It's been a tough year for many companies in the video-game industry. The encroachment of free-to-play titles like Fortnite: Battle Royale had many fearful about whether these games were siphoning off players from the leaders in the industry. Activision Blizzard (NASDAQ:ATVI) was among those looking for the answer to that question in recent months. And based on the company's fourth-quarter results, the answer is a resounding yes.
Activision reported record revenue of $2.38 billion, up 16.5% year over year, surpassing the company's guidance of $2.24 billion. Net bookings, which include sales the company has not yet earned, grew to a record $2.84 billion, up 7.6% year over year. But while revenue and net bookings were both records, they fell far short of Activision's guidance of $3.05 billion and analysts' consensus estimates of $3.04 billion.
These top-line misses carried down to the bottom line, as Activision reported adjusted earnings per share (EPS) of $0.90, significantly below both the company's guidance of $1.27, and analyst expectations of $1.29.
The best news in the release was the performance of Call of Duty 4: Black Ops, which generated more up-front sales than any other console franchise worldwide in 2018, a feat the series has accomplished for nine of the last 10 years. Another promising sign was that player engagement improved for the quarter. Activision's monthly active users (MAUs) increased to 356 million, up 3% sequentially after falling for three consecutive quarters. Unfortunately, MAUs were still down 7.5% versus the prior-year quarter. The uptick was mostly tied to the release of Call of Duty.
The big story wasn't necessarily the ongoing issue illustrated by the company's sagging results, but the fact that Activision says it now has a plan to address the problem.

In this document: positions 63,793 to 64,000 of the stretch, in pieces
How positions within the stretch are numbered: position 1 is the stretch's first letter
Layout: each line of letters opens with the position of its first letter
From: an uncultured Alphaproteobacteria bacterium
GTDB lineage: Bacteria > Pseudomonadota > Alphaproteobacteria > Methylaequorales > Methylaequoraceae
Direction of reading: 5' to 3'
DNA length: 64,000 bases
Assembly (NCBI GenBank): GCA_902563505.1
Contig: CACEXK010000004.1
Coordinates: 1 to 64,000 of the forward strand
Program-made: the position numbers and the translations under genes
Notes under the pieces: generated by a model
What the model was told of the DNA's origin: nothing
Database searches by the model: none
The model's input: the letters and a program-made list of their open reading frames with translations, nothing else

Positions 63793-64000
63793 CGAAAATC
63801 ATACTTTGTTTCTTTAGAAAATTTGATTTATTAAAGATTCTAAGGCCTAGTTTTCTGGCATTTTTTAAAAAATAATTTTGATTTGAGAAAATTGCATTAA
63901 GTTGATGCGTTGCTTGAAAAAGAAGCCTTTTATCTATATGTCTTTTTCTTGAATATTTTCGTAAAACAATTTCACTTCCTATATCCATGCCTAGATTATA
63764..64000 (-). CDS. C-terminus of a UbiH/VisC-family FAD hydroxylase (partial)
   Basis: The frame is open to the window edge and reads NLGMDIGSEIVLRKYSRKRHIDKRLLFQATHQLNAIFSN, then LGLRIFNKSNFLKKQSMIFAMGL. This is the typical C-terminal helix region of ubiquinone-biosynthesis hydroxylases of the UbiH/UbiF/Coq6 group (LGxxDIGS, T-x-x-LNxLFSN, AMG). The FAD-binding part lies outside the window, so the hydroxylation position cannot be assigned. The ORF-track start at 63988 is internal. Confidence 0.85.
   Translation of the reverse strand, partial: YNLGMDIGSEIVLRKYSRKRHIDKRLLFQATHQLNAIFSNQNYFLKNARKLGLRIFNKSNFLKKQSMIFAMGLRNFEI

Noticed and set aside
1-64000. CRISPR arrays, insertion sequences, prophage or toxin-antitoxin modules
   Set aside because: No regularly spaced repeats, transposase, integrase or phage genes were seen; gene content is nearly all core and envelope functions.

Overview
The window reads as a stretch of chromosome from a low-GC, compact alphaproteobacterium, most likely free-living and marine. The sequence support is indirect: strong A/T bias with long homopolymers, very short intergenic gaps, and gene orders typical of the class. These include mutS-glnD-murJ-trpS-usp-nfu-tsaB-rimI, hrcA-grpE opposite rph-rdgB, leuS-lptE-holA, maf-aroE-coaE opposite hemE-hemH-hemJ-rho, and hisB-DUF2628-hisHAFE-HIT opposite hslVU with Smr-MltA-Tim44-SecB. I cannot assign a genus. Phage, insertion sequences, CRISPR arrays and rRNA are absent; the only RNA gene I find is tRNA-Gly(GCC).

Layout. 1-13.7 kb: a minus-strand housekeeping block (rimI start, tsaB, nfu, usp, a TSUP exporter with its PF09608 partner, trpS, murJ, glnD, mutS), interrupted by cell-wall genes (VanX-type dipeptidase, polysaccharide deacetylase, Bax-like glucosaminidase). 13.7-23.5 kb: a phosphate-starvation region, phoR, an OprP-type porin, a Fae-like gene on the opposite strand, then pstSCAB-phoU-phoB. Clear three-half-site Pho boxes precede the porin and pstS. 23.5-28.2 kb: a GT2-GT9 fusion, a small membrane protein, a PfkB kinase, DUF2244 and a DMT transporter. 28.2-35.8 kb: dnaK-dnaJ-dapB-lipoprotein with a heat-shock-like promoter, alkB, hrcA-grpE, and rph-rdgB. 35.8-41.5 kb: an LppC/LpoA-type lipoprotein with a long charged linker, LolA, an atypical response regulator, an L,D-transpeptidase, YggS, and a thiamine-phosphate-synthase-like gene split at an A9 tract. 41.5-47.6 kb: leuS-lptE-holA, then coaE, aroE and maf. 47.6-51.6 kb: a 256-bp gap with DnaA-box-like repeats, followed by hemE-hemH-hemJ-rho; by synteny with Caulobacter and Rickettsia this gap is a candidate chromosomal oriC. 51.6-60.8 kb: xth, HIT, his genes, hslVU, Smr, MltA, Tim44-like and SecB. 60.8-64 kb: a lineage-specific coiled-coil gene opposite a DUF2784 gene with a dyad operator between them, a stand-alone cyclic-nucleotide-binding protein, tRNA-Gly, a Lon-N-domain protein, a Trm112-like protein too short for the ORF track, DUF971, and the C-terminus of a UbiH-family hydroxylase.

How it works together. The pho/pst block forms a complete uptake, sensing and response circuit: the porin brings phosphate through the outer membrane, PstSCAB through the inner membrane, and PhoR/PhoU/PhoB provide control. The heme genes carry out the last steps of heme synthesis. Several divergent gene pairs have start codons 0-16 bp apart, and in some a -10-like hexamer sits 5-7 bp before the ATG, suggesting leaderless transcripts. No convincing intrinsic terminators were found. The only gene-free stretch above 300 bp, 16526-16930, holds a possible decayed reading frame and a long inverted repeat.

The times they are a-changin'
On the earnings conference call to discuss the results, Activision CEO Bobby Kotick said, "2019 will require significant change to enable us to achieve our long-term goals and objectives."
To address the ongoing challenges facing the company and the rest of the video game industry, Activision plans a broad restructuring of its business. The number of developers working on its biggest franchises will be expanded by 20%. Titles like Call of Duty, Candy Crush, Overwatch, World of Warcraft, Hearthstone, and Diablo will all see increased developer counts. According to the company, this will result in more up-front releases, in-game content, and mobile and geographic expansion.
Activision will take a multi-pronged approach to funding that investment. First, the company will lower priority for games and initiatives that are not meeting expectations. Second, Activision will cut costs by integrating many of its sales, marketing, and sponsorship positions across the business, and lay off about 8% of its total workforce, removing what the company called "unnecessary levels of complexity and duplication" in certain parts of the business. With an estimated 9,600 employees last year, that means the company will reduce its staff by nearly 800 workers.
This restructuring steps cited above will cost the company a one-time charge of about $150 million, but will also stifle growth for the coming year. Restructuring temporarily diverts resources away from publishing games and toward hiring new developers, combining positions, assigning new duties, and completing layoffs -- all of which are disruptive and will hamper growth in the near-term.
Check out all our earnings call transcripts.
Management repeatedly emphasized that 2019 will be a transition year, with less new content than investors and players might normally expect. That will have a big impact on Activision's financial results for the foreseeable future.
The company provided muted guidance for the year, pegging net revenue at $6.025 billion, a decline of 20% versus 2018. Profitability will be hurt even more, as Activision forecasts EPS of $1.18, a decline of 50% compared with the $2.34 it earned in 2018.
For the upcoming first quarter, Activision is guiding for revenue of $1.715 billion, down nearly 13% year over year, and EPS of $0.39, 40% lower than the prior-year quarter.
Investors cheered the restructuring plan, sending Activision shares up nearly 8% on the day after the announcement. That lift may be short-lived, as the company has a lot of work to do in the coming year.